My friend commented that a traveling companion for my previous piece was "extraneous." In this new piece, what he said is obvious. The squirrel appears unaccommodating. It will be removed. I am hoping to include some animals in this series. I'll have to give more thoughts to how to incorporate them....
I'm still debating whether to add a little migratory bird to this piece. Lone travels were, for me, opportunities for self-discoveries. Having a traveling companion, on the other hand, gave me chances to nurture the relationship. I learned from both. Conceptually, the latter seems more appropriate for this little buddha, but I'm not sure if it is so visually....
Oops, the maquette at the bottom left corner is more expressive than the actual piece. That's ok. I'm going to make another one. With a joint exhibit squared away, I am now preparing a bunch of small figures for a sculpture show scheduled in Loveland, CO in August. I'm thinking of calling this new series "Kokoro no Jizo," which can be translated "a jizo of your center" or "a guardian of the heart."
An year-and-half long preparation for the joint exhibit, which was just concluded at Prairie Arts Center in North Platte, NE, was filled with opportunities for me to reflect upon what were essential in our lives. Kit Watson and I, each, contributed 15 pieces - from a semi-e from 33 years ago to the most recent 3D work. Although Kit does not wish to tackle another show like this, I am going to continue to visit her. What I will learn from her may be expressed in my future sculptures.
I made one more piece for the show. The brightness portrays who Kit is.
Playfulness, creativity, and empathy are powerful tools that make communication without a common language possible. Using these tools, we can connect with people even in an advanced stage of dementia.*
Let us laugh together. Kit has been teaching me its importance.
* TED Talk: Reconsider Dementia by Vibeke Drevsen Back
Many people helped me with this piece. Chuck and Marie posed beautifully for me. Paul and Gene assisted with the kiln loading and unloading. Darrel and Chris helped me transfer the figures from a temporary base to the one on the photo. Experts on the Ceramic Month Forum advised me how to add supports to the base. A few of my friends brainstormed titles for this sculpture. My reaction is a giant smile. A joint show with Kit Watson is coming up next week. Even for the installation, friends are indispensable. They truly make my world brighter. Thank you.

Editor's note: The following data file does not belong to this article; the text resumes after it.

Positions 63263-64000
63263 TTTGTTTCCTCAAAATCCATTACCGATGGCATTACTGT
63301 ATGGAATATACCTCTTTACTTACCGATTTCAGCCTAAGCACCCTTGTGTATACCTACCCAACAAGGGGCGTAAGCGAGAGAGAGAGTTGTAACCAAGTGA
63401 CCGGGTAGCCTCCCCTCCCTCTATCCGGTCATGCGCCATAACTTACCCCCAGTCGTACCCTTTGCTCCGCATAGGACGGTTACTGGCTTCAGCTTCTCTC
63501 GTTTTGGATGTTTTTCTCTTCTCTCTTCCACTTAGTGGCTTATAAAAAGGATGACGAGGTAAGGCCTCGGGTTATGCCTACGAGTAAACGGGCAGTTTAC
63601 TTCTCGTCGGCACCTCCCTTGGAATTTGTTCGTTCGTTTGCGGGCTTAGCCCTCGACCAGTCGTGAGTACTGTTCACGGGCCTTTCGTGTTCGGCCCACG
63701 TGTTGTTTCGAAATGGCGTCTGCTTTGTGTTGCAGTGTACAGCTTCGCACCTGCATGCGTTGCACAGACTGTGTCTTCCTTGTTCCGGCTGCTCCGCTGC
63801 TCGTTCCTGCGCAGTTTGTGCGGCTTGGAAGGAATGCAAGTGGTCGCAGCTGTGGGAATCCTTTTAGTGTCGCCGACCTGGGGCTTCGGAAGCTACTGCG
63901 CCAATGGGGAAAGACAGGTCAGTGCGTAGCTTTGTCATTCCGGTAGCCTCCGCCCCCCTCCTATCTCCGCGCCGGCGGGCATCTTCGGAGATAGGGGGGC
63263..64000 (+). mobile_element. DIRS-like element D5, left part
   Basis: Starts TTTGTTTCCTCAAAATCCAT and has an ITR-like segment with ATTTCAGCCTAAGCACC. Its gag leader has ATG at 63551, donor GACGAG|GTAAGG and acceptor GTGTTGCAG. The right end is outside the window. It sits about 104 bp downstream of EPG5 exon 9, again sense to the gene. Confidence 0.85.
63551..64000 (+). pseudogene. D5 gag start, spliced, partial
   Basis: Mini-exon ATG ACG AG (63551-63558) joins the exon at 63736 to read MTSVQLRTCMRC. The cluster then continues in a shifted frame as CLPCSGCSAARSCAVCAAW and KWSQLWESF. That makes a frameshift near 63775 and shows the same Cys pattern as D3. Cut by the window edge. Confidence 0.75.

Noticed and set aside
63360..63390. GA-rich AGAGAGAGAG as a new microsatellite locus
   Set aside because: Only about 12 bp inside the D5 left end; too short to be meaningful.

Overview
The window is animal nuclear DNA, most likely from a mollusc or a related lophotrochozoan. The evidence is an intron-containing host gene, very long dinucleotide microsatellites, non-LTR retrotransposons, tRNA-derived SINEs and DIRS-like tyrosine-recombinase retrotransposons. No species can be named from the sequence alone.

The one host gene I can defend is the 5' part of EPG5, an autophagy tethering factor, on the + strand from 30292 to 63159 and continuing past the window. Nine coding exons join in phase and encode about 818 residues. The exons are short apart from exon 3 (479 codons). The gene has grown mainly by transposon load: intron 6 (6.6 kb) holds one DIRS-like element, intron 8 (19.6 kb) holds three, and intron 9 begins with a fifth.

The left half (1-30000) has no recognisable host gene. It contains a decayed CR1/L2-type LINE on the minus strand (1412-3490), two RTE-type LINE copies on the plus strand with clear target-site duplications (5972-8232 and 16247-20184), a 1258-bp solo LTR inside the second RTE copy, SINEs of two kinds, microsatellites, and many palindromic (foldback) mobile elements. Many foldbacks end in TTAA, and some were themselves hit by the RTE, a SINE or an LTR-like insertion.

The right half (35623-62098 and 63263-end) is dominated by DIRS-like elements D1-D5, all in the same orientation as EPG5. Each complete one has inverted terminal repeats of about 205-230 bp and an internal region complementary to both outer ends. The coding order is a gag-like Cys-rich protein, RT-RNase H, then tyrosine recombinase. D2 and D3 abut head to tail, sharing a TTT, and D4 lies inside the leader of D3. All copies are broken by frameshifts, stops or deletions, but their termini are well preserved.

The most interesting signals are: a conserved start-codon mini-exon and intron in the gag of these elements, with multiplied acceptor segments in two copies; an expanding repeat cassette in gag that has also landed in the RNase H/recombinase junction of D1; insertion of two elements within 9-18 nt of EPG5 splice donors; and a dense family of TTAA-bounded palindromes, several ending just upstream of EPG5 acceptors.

My show partner, who has been living with dementia, often watches the sunset from her dining room and recollects moments from her childhood - walking hand in hand with her father, helping mother sew her prom dress, visiting her elderly neighbors, and so on. Such simple interactions with adults long gone are continuing to blanket her lone evenings with warmth.
My friend, who helped me edit my proposal for the Archie Bray Residency Program, asked what was a success to me. Everything I needed for ceramic sculpting was in my home studio, but why did I desire to take the residency? I answered to her, "My utmost importance is to create artwork that will satisfy me. If my creations touch hearts, it's better. Still I have to make a living. Therefore the residency gives me exposure I seek." That answer made me reflect upon what I can do best with my life and with my art. I will probably continue to look for the answer for the rest of my life.
I hurriedly finished this sculpture in order to include the image in the proposal. It was submitted a week ago. I am now crossing my fingers and toes.
Sculpting interlocking figures is challenging. The joints can separate or crack as the clay dries. This piece may crack, but hopefully, under the blanket or the clothing. Here is the accompanying text:
In a nursing home where I worked, residents had half an hour to eat a meal. Walter was one of a few who needed to be syringe-fed. One day, his wife visited, and we set his tray in a corner away from the busy cafeteria. When she requested a spoon, I asked, “Does Walter open his mouth?” She answered, “Yes, you may have to wait a little, but he does.”
The lunch ended, and other residents were back in bed for a nap. Walter’s wife was still spoon-feeding him, restoring some dignity to the life of this old rancher.
I'm not happy with the title "Unfading Love," though what I want to express is that. Any suggestions?
I painted two different backgrounds for this sculpture, simply because I wanted to give a positive twist to this otherwise depressing image of an old woman. For now, I'm leaning toward not using the background at all. I'm still working on the accompanying text and title as well. I'll share what I have for now. Your feedback is much appreciated.
HOW CAN I LIGHT THE DARK CORNER OF YOUR WORLD?
We forget so much but can remain haunted by unresolved moments. The same is true for people with dementia. The pain continues to stub the heart, even though much has been wiped away from their memory.
I cannot forget the sorrowful expression Kit made when she told me about an irretrievable thing she had done. It was a matter that could be easily forgiven, but the person concerned had been long gone. The incident has been smoldering in a hidden corner of her heart. How long more will it continue, or how can we help her forgive herself?
About This Blog
This page is an window for you to see my creative process. I would like to encourage you to leave your comments here. What kind of thoughts did my art provoke you? What viewpoint do you agree/disagree to? Your feedback will feed my art going forward. Thank you.